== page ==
3 Themes Young Holiness Leaders Care About

February 2nd, 2015 / 1 Comment

I’m happy to announce that a new book I have co-edited with Josh Broward is now available. Renovating Holiness brings together 120+ Millennial and Xer leaders in the Church of the Nazarene to explore holiness afresh.

The book that results is nearly 500 pages long! We wanted to include as many voices as possible. And we wanted strong representation from Church of the Nazarene leaders outside the U.S. renovating holiness

My own essay offers some summary comments meant to identify key themes that emerge in the essays. I identify ten such themes, but I focus below on just three. Some of the essays in Renovating Holiness emphasize that…

There’s still a credibility gap.

Even in John Wesley’s day, many struggled with the discrepancy between how some Christians claimed holy living should look and the actual way holiness people lived. Some theories of sanctification did not match the actual practice of sanctification.

Mildred Bangs Wynkoop described this discrepancy as a “credibility gap.” Many holiness folk claimed to have lost their sin nature, for instance, but the way these folk lived their lives suggested they were still engaged in sin. Others claimed sinless perfection but failed to explain convincingly what Christian perfection involved.

In this book, Xer and Millennial essayists emphasize the importance of lived experience. Holiness must be practical, applicable, and possible. It may also be difficult, and it may mean acting in counter-cultural ways. Christ-like transformation requires breaking ingrained propensities toward sin and developing habits of life-giving love. In sum, Millennials and Xers seem to seek a realistic rather than utopic Christian life.

Being holy means engaging culture.

From its inception, those in the holiness tradition have cared about social issues. Many essayists in this book carry on this concern, some even addressing the same issues holiness leaders of yesteryear addressed. The sanctified life has a strong public component.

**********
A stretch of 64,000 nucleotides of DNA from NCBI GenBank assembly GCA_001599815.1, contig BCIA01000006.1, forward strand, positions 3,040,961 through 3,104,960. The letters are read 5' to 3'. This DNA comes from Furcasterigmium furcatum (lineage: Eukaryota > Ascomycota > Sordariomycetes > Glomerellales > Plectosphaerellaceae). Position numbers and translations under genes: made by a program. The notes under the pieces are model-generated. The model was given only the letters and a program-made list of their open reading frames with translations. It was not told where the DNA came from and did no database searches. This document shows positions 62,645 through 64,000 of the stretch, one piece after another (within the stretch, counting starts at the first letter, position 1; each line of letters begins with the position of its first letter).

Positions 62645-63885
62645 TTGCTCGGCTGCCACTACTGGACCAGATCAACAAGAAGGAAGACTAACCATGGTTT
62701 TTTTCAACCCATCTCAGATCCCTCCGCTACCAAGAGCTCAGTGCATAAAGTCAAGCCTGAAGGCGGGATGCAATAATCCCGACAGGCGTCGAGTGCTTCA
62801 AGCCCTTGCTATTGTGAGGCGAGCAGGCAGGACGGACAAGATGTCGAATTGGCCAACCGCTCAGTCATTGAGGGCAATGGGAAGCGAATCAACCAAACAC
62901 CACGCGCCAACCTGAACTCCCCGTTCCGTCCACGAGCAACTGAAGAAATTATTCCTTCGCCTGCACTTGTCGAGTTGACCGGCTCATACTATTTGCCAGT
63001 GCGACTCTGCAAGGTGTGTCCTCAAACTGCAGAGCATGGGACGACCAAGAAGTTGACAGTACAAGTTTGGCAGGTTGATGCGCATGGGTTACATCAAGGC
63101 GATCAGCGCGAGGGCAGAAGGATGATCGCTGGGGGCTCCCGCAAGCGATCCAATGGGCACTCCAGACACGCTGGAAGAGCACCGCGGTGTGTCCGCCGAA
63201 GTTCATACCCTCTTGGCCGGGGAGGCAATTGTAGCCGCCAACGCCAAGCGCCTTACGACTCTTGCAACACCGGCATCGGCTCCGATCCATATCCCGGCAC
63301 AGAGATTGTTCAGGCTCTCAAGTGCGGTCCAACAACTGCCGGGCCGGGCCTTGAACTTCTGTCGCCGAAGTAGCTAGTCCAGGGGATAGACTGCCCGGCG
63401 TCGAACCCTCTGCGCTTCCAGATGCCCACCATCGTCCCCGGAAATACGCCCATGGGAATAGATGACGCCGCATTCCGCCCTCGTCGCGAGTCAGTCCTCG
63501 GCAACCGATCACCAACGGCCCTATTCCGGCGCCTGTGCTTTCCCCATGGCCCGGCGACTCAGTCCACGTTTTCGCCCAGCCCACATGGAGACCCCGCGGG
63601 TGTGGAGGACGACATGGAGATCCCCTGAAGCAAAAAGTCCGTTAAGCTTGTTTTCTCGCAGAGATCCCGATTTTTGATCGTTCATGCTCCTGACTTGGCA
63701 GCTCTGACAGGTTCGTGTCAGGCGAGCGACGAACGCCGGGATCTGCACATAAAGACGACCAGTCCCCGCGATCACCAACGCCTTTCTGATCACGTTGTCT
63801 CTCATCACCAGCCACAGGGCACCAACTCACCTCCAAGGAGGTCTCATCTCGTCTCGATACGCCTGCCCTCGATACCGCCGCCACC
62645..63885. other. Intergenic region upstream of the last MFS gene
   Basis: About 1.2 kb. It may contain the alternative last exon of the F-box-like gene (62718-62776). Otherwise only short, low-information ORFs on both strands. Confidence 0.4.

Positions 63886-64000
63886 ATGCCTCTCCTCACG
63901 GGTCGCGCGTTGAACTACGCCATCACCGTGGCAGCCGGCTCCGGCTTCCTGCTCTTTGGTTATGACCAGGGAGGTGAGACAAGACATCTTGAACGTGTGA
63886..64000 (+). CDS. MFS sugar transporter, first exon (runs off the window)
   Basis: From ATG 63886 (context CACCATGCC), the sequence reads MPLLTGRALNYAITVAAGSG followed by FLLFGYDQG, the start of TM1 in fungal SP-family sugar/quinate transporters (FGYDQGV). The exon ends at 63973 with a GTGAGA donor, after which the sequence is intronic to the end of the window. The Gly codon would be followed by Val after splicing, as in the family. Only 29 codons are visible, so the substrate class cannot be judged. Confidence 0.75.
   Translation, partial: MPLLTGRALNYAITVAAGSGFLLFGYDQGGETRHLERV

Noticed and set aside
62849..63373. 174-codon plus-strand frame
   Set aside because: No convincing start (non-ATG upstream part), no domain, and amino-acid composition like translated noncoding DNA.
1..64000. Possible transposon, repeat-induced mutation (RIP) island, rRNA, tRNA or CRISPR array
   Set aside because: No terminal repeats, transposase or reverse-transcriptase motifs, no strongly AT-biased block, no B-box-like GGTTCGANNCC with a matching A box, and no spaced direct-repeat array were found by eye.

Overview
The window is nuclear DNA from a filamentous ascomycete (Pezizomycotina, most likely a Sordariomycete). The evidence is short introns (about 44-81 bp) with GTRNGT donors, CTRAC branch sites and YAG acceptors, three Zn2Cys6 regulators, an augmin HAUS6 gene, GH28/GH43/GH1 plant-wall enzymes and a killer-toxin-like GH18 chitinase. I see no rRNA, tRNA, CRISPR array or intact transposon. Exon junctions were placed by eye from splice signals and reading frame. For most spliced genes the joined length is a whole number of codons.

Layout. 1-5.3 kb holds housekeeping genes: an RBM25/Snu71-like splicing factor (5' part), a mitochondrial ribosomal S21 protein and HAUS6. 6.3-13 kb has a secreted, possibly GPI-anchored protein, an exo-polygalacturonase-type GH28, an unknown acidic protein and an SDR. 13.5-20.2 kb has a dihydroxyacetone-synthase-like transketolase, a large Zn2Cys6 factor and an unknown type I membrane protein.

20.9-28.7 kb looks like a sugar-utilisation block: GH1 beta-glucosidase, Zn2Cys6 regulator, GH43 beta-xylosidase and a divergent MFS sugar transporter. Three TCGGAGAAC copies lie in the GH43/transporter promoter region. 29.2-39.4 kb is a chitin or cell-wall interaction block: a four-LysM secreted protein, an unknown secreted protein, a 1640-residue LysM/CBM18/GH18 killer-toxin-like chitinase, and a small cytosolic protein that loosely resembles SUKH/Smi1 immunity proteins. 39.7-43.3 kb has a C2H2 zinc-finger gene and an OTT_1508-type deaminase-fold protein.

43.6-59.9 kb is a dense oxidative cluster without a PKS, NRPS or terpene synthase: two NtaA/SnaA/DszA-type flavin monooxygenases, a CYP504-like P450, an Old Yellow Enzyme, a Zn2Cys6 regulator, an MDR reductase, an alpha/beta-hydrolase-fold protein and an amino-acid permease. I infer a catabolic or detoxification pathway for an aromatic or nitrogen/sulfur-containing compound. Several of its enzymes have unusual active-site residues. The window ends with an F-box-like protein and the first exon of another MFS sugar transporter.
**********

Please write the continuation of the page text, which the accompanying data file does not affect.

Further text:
For instance, some writers renew the denomination’s early push for women to serve in leadership roles. Others call for greater personal discipline or abstinence. Essayists express the importance of caring for the poor. Xers and Millennials care about helping people break addictions and live healthy lives.

We also find Xers and Millennials in this book addressing social issues rarely addressed in the early holiness tradition. For instance, some speak out against nationalism, arguing that allegiance to Christ comes before allegiance to nation. Others say being holy means being environmentally responsible. I also find young holiness leaders engaging the issues of homosexuality to a greater extent, greater depth, and with different views than leaders of yesteryear.

I’m struck by the general approach many Xers and Millennials have toward popular culture. While not accepting it uncritically, they view it more favorably than holiness leaders in the early and mid-20th century. Many engage popular culture without simply castigating it, actually believing they can learn something positive from the world in which they live.

Hospitality is the way of holiness.

The final theme I find often in these essays is identified by a few as “hospitality.” Many essayists preach the importance of openness, care, and charity toward those who think differently than the essayists themselves. They welcome the stranger, both in the literal and ideological senses of “stranger.”

I see a connection between hospitality as a key form of holiness and the first theme I mentioned above: diversity.  Millennials and Xers in various cultures of the world seem more aware of differences. These differences may be social, linguistic, ethnic, ideological, religious, or something else. We live in a multi-faceted world.

In this context, essayists appeal to love as the way to engage well those who are different, in whatever way, from themselves. Many seek shalom. And promoting the love of shalom means being hospitable.


There are many other dominant themes in the book. And I plan to explore some of those themes in future blogs.

I’d love to hear your thoughts on these. One main reason Josh and I put together Renovating Holiness was to spark conversations to deepen, widen, and perhaps incorporate both old and new issues.

We believe we must think anew about how to respond to the timeless call to be holy as God is holy.


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Michael Travis

the book Renovating Holiness is a breath of fresh air!

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